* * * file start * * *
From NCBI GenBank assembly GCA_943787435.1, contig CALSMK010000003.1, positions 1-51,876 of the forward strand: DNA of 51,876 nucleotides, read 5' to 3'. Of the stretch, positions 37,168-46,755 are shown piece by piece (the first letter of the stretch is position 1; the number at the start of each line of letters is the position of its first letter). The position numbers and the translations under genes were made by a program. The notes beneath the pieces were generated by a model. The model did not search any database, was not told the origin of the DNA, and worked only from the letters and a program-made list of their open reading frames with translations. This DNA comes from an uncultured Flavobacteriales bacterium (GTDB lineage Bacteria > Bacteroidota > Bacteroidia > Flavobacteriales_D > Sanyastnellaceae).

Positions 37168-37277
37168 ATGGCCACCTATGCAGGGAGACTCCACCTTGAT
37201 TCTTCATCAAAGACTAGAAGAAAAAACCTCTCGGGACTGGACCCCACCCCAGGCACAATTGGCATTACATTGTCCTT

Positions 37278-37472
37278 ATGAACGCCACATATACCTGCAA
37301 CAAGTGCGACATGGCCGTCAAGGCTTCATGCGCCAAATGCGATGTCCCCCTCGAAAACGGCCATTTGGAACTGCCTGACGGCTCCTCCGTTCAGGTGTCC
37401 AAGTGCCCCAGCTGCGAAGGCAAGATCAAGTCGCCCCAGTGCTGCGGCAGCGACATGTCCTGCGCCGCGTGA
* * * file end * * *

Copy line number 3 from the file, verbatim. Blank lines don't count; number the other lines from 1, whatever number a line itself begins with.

37168 ATGGCCACCTATGCAGGGAGACTCCACCTTGAT